In the early seventies, some of us were shot like stars from our parents’ homes. This was an act of nature, bigger than ourselves. In the austere beauty and natural reality of Hell’s Canyon of Eastern Oregon, one hundred miles from pavement, Pam, unable to identify with her parent’s world and looking for deeper pathways has a chance encounter with returning Vietnam warrior Skip Royes. Skip, looking for a bridge from survival back to connection, introduces Pam to the vanishing culture of the wandering shepherd and together they embark on a four-year sojourn into the wilderness. From the back of a horse, Pam leads her packstring of readers from overlook to water crossing, down trails two thousand years old, and from the vantages she chooses for us, we feel the edges of our own experiences. It is a memoir of falling in love with a place and a man and the price extracted for that love. Written with deep lyricism, Temperance Creek is a work of haunting beauty, fresh and irreverent and rooted in the grit and pleasure of daily life. This is Pam’s story, but the courage and truth in the telling is part of our human experience. Seen through a slower more primary mirror, one not so crowded with objectivity, Pam’s memoir, is a kind of home-coming, a family reunion for shooting stars.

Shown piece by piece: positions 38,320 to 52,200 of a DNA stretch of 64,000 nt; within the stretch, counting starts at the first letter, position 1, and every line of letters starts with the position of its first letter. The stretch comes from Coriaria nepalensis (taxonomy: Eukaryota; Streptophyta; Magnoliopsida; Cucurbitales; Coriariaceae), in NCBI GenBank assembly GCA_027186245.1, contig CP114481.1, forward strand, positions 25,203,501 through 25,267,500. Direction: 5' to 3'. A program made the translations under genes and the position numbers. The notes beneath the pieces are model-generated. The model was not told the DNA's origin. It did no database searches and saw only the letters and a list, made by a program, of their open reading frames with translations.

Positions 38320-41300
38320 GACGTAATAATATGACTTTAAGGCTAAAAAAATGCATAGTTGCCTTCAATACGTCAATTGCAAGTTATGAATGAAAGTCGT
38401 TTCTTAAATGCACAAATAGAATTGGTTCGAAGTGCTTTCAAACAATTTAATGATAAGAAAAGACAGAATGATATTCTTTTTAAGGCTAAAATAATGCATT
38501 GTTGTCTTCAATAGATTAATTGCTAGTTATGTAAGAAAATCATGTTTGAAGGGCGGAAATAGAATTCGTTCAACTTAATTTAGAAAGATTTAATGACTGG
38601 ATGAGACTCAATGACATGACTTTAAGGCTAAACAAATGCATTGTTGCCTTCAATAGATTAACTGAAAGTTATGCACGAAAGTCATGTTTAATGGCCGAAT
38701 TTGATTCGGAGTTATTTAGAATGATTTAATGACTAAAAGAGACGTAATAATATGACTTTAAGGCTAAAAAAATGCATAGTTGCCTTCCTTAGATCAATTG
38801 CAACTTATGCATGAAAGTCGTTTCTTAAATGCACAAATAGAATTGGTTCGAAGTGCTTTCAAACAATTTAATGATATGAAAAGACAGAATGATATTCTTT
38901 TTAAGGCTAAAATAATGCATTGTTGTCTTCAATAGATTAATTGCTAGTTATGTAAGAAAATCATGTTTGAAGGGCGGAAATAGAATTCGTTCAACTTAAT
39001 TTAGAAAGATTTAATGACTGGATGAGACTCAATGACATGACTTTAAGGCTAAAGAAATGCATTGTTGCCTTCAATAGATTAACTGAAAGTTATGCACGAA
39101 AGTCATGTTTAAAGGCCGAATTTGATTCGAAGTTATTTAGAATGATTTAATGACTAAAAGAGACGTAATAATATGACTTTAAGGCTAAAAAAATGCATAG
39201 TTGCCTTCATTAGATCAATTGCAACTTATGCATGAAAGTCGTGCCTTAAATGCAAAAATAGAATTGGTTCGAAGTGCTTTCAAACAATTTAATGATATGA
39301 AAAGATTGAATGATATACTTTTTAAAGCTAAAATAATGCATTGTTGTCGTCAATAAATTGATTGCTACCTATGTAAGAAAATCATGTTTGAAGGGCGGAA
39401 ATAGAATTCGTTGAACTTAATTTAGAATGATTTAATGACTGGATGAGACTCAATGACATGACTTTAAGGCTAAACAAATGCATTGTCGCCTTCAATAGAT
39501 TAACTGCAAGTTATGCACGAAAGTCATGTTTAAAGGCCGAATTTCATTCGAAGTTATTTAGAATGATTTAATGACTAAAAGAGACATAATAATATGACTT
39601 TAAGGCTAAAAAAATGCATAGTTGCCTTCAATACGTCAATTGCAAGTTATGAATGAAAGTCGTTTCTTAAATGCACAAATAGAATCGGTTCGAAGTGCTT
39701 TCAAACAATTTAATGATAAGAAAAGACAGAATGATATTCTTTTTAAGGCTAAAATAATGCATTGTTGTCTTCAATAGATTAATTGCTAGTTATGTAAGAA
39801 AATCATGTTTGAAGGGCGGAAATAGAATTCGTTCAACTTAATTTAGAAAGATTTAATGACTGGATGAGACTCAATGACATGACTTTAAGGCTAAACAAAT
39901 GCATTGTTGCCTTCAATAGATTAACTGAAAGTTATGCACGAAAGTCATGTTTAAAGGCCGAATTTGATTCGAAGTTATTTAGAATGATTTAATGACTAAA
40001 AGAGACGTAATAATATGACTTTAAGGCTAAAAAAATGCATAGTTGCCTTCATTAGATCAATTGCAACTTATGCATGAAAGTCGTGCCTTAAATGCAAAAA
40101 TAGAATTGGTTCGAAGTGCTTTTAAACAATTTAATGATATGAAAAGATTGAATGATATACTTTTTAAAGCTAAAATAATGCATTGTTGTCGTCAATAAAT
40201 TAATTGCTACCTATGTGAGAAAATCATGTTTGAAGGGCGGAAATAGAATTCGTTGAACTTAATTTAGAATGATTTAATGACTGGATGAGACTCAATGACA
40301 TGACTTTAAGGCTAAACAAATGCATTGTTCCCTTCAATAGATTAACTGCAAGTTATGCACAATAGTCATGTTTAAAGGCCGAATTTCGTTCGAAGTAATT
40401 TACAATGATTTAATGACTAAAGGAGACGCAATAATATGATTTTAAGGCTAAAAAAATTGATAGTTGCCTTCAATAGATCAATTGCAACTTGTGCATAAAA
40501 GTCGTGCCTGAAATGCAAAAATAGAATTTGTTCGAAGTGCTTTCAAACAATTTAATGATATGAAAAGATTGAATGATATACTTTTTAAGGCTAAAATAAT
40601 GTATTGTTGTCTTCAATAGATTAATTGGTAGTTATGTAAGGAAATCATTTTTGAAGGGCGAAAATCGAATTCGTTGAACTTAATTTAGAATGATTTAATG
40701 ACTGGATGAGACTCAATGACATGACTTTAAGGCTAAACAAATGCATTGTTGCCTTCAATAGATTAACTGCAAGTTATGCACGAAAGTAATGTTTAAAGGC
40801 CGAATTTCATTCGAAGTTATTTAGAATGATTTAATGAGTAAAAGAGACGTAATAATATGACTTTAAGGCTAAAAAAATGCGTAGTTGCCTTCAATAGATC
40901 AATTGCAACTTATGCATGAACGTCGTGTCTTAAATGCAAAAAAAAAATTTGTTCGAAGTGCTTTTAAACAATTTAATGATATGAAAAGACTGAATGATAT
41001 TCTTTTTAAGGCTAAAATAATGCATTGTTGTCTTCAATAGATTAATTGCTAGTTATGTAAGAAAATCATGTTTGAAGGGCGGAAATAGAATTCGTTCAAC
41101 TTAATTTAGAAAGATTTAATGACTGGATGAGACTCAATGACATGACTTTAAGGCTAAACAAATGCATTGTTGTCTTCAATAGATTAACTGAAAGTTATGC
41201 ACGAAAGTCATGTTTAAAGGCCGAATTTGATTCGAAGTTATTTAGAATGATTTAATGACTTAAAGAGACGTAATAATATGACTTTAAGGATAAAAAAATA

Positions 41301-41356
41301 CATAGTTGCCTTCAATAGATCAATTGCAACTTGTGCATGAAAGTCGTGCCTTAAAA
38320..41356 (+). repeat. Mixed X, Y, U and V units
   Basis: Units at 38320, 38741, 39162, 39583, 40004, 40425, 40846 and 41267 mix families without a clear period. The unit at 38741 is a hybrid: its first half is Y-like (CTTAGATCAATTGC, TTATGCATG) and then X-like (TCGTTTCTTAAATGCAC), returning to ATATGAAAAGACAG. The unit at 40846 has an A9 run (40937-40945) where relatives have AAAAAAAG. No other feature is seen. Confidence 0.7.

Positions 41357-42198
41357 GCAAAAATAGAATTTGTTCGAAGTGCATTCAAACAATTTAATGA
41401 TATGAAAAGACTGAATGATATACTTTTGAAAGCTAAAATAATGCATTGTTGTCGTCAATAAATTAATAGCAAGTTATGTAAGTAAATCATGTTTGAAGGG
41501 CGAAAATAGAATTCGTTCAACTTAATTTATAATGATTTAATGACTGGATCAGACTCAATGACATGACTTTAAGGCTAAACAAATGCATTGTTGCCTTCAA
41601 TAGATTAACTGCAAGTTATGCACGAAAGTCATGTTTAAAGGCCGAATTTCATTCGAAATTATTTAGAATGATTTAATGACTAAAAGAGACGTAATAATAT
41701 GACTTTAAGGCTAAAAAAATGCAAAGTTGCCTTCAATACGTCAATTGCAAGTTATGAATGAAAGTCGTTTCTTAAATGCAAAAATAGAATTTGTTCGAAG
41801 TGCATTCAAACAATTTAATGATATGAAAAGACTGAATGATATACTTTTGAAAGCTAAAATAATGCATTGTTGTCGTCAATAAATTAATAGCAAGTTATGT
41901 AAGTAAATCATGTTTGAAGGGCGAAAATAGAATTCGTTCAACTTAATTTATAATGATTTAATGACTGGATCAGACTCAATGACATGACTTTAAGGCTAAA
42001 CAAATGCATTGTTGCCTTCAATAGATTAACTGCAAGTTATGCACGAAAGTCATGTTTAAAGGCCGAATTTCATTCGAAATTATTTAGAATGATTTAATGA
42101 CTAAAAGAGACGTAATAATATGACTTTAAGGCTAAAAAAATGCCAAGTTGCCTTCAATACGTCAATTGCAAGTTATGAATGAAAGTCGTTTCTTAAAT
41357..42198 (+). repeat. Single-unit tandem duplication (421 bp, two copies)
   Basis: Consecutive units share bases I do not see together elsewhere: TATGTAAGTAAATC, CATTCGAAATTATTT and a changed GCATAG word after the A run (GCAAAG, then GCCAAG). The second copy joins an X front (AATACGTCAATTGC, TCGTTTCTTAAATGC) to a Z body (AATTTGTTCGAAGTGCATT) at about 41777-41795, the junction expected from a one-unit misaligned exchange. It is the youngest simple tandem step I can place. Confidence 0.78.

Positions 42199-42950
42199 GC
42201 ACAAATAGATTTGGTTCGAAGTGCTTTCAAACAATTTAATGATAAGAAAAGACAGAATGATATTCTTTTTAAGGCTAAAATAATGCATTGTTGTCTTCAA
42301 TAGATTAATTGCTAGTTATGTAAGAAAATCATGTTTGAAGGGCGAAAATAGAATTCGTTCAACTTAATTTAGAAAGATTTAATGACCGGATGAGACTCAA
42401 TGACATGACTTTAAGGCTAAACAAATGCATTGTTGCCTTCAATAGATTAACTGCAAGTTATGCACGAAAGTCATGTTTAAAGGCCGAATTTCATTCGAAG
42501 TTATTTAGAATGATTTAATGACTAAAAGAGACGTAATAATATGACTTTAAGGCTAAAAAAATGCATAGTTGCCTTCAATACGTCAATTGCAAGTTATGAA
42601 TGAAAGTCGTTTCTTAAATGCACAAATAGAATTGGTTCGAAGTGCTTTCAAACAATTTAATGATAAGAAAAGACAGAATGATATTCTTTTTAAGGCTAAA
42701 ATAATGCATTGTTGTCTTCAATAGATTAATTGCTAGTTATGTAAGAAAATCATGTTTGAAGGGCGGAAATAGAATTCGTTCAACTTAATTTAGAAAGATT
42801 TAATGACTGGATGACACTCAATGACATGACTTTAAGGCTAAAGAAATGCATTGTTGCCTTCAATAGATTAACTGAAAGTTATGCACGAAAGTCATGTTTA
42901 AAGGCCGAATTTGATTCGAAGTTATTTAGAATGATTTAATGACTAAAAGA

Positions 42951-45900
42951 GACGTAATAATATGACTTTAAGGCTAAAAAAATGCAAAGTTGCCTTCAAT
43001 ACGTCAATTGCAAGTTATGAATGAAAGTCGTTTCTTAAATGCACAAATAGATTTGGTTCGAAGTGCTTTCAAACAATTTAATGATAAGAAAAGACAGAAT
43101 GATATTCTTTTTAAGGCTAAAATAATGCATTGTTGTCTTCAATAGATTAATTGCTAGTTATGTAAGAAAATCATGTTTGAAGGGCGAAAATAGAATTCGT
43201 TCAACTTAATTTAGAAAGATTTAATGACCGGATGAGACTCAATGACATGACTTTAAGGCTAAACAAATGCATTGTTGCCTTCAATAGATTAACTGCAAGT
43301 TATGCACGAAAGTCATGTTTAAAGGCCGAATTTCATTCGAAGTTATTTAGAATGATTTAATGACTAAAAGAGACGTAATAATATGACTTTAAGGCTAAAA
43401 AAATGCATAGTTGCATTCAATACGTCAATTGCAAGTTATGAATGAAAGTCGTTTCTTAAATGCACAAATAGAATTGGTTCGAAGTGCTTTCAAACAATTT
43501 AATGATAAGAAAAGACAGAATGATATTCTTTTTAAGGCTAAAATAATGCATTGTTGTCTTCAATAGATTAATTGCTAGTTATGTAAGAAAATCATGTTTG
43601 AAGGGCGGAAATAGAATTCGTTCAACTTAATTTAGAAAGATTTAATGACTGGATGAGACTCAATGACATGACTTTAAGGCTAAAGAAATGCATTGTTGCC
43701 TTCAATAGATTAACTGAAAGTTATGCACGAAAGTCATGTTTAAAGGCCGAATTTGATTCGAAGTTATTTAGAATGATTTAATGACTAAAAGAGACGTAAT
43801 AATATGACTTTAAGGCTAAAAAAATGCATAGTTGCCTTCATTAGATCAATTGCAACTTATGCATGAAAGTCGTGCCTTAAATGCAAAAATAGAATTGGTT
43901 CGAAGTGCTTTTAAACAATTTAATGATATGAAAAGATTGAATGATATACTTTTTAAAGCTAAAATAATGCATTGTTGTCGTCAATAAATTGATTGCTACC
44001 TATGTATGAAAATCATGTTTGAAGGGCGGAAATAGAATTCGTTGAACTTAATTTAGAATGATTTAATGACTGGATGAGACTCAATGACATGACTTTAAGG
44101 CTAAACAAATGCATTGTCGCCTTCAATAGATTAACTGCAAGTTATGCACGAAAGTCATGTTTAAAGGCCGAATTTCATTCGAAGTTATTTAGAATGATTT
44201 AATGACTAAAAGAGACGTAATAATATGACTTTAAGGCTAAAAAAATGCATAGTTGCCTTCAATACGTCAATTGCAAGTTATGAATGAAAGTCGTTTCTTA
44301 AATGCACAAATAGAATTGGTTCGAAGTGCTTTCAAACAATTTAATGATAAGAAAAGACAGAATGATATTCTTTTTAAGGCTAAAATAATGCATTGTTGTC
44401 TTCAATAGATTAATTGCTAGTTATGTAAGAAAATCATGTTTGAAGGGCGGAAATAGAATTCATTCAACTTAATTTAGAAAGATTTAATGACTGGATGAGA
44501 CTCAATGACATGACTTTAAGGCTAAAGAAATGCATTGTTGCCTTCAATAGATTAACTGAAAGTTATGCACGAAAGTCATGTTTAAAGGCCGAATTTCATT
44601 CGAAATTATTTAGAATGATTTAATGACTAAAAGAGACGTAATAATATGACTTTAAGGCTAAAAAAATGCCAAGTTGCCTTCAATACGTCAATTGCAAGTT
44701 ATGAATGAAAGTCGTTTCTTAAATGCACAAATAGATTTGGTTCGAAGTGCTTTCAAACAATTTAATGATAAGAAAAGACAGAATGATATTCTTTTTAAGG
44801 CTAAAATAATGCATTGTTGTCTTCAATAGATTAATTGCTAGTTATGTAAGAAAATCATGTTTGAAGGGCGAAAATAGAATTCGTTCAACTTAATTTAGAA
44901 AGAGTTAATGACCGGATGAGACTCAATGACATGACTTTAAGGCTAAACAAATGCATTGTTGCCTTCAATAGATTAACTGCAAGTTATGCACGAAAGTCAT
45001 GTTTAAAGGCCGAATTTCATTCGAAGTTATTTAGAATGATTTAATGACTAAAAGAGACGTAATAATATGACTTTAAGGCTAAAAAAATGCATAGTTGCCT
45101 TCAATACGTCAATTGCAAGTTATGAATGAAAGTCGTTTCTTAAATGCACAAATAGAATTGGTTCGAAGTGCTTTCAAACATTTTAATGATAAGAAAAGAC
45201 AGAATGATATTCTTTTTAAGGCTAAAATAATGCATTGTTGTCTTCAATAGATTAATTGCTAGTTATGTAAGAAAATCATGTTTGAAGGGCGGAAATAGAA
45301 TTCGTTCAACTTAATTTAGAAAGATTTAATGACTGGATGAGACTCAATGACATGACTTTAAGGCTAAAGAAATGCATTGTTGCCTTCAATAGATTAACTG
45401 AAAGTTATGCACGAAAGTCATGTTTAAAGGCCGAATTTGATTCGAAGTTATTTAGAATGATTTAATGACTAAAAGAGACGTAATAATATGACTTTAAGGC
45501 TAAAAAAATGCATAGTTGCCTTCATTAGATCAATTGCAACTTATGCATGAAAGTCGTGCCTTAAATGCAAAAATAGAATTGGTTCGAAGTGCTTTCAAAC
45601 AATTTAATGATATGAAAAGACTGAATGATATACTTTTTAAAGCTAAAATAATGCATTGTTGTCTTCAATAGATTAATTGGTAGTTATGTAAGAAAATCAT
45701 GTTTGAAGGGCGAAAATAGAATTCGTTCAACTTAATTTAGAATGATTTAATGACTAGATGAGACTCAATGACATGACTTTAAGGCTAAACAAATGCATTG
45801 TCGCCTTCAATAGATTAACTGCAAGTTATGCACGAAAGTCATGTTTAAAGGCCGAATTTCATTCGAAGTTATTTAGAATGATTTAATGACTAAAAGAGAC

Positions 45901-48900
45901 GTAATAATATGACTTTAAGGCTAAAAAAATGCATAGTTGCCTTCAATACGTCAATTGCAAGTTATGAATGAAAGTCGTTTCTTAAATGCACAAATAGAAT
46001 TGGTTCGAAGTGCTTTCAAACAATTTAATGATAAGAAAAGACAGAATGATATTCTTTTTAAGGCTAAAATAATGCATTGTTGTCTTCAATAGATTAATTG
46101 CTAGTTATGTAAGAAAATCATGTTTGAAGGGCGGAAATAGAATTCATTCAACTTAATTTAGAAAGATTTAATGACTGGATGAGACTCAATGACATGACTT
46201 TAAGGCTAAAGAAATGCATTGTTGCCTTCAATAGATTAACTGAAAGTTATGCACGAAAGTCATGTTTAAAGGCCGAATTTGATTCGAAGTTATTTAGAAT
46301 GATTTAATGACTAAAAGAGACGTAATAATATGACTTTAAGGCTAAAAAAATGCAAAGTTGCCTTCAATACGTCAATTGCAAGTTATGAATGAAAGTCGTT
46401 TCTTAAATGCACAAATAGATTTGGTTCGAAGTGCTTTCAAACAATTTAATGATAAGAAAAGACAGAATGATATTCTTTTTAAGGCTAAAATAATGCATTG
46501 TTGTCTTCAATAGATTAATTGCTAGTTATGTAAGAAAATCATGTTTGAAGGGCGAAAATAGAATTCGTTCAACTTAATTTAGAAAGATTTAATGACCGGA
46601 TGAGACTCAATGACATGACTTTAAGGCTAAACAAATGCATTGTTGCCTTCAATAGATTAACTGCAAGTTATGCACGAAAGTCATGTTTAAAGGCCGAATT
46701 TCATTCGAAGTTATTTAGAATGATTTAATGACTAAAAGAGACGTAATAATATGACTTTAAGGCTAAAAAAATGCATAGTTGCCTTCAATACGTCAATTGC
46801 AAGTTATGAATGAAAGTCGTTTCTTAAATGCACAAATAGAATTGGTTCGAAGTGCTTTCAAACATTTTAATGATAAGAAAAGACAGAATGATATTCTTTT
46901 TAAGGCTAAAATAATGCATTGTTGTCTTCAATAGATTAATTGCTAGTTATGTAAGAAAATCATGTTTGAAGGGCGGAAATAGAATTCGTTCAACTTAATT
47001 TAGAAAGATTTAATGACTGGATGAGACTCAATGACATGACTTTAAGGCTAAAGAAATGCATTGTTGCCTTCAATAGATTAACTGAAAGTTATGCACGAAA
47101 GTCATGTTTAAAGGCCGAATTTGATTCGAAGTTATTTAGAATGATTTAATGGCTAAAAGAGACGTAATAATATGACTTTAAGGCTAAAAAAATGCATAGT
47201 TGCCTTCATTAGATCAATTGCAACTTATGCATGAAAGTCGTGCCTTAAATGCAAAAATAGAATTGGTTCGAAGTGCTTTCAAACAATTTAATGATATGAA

In the early seventies, some of us were shot like stars from our parents’ homes. This was an act of nature, bigger than ourselves. In the austere beauty and natural reality of Hell’s Canyon of Eastern Oregon, one hundred miles from pavement, Pam, unable to identify with her parent’s world and looking for deeper pathways has a chance encounter with returning Vietnam warrior Skip Royes. Skip, looking for a bridge from survival back to connection, introduces Pam to the vanishing culture of the wandering shepherd and together they embark on a four-year sojourn into the wilderness. From the back of a horse, Pam leads her packstring of readers from overlook to water crossing, down trails two thousand years old, and from the vantages she chooses for us, we feel the edges of our own experiences. It is a memoir of falling in love with a place and a man and the price extracted for that love. Written with deep lyricism,Temperance Creek is a work of haunting beauty, fresh and irreverent and rooted in the grit and pleasure of daily life. This is Pam’s story, but the courage and truth in the telling is part of our human experience. Seen through a slower more primary mirror, one not so crowded with objectivity, Pam’s memoir, is a kind of home-coming, a family reunion for shooting stars.